Mandatory charges for nursery education and music tuition were set to be rejected by Glasgow's education committee yesterday (Thursday) despite the city council's continuing financial crisis.
Under a formula devised by officials, parents would have been charged Pounds 3 a week and families on income support would have paid 50p. Parents from outside the city may yet be charged Pounds 25 a week.
Officials were also recommending that parents pay Pounds 80 a year toward music teaching. But plans to cut the number of peripatetic music instructors from 65 to 50, saving more than Pounds 200,000 this year, will be reviewed. A proposal to axe 35 temporary nursery nurse posts, saving Pounds 280,000 this year, will also be revised.
Councillors were warned that the Labour-controlled authority faces a pre-five budget shortfall of Pounds 340,000 and may have to close some nurseries, shed posts and increase charges if financial targets are to be met this year.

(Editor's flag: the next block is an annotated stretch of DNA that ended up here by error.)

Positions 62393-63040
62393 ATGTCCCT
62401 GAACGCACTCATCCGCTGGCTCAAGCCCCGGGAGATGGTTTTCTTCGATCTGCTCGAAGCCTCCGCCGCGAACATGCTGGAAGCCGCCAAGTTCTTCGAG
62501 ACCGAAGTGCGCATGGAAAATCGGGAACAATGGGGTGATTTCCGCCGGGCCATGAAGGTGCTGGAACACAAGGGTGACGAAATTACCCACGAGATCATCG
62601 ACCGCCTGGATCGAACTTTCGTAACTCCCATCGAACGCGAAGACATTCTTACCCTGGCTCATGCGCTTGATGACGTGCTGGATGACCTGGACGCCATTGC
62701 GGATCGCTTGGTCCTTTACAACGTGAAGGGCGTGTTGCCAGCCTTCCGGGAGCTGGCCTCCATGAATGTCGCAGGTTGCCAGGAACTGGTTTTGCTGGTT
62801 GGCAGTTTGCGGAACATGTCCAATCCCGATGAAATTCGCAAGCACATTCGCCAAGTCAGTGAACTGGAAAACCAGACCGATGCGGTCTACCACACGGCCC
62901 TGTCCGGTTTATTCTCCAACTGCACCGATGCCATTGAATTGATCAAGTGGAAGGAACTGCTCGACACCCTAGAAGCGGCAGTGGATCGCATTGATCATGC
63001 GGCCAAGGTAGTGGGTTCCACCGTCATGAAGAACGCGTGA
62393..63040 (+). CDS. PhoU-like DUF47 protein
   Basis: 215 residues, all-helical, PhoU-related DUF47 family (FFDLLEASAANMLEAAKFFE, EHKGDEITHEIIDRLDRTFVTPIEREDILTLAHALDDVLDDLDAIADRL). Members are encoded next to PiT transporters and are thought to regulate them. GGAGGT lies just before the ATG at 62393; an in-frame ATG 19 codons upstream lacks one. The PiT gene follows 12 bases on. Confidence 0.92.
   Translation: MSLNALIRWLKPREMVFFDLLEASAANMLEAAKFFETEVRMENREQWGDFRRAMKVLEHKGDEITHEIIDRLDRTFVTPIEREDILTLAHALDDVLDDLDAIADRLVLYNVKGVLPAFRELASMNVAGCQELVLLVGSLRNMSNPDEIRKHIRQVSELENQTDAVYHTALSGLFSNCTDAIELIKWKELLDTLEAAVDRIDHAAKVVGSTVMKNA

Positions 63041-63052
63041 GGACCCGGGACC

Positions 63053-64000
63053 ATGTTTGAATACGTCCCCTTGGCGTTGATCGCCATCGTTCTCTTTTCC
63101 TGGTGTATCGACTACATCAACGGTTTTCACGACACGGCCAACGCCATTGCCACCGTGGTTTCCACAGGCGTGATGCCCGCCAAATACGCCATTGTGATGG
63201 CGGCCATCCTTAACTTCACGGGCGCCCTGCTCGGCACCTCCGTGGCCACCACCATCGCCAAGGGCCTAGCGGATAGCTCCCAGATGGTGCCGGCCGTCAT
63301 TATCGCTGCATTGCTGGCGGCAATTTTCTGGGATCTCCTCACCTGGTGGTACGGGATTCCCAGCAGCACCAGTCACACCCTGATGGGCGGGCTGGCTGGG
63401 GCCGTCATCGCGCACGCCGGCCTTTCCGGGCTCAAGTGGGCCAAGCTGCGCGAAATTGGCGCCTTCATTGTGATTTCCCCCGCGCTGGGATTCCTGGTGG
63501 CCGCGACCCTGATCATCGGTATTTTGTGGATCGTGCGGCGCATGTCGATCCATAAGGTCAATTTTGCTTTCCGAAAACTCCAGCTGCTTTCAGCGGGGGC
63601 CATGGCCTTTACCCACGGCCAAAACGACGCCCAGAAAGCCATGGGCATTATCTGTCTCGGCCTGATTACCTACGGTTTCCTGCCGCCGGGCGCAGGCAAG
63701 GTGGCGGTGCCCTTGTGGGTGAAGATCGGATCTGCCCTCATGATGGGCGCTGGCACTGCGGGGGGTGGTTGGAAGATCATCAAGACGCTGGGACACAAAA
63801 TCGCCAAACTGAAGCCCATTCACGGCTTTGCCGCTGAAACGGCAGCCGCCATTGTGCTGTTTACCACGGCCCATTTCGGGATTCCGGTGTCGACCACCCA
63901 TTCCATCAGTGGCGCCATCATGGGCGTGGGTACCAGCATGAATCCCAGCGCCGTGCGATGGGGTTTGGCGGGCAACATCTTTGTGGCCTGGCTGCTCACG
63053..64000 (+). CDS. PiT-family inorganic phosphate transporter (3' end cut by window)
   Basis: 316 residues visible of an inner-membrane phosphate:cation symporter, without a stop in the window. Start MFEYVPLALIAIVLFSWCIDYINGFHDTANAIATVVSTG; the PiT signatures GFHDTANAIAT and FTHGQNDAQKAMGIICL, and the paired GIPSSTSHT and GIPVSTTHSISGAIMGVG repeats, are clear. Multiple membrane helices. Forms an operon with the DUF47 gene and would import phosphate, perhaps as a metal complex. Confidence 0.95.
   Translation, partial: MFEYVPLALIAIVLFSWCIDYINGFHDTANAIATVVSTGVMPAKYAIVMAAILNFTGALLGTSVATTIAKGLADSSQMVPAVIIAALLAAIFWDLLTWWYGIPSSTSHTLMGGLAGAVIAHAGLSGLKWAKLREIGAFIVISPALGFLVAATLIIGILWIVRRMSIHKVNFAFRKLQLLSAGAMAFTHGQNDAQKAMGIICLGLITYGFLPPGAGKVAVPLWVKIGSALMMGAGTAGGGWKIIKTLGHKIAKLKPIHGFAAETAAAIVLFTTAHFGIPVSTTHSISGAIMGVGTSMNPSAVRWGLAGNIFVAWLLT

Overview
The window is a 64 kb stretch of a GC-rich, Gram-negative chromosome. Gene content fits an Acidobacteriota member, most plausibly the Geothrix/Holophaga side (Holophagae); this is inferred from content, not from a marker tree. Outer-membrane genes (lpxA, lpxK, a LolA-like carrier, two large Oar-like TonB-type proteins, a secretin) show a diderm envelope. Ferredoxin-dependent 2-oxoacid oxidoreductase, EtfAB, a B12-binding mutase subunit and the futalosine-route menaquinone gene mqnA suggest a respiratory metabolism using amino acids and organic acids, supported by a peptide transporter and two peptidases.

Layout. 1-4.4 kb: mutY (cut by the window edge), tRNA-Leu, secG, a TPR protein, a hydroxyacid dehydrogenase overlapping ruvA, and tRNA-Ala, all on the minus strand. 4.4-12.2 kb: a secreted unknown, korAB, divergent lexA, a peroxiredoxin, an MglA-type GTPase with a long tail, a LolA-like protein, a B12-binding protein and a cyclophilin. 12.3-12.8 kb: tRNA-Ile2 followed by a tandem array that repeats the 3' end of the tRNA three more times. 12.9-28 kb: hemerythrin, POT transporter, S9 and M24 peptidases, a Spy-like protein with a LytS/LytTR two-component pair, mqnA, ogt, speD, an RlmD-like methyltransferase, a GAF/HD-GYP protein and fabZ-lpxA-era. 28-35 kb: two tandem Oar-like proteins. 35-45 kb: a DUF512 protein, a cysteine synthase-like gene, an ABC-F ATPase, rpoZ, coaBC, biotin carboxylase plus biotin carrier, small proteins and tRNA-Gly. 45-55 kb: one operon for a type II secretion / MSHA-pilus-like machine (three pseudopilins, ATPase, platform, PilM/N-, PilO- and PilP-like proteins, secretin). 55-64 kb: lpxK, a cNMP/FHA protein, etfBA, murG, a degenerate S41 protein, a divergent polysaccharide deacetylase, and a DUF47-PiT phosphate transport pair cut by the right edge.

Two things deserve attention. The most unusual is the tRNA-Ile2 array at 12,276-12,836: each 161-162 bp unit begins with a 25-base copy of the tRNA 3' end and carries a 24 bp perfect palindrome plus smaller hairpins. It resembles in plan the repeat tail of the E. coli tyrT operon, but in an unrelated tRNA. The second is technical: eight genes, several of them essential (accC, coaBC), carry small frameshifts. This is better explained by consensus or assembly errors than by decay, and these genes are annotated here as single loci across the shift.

Willie Hart, Glasgow secretary of the Educational Institute of Scotland and teachers' representative on the education committee, said: "It is the principle people object to. They do not want to collect money for a service that was previously provided free." Mr Hart said.
It was acceptable to make contributions to the toy fund and for drinks but it was quite different to pay for a basic service.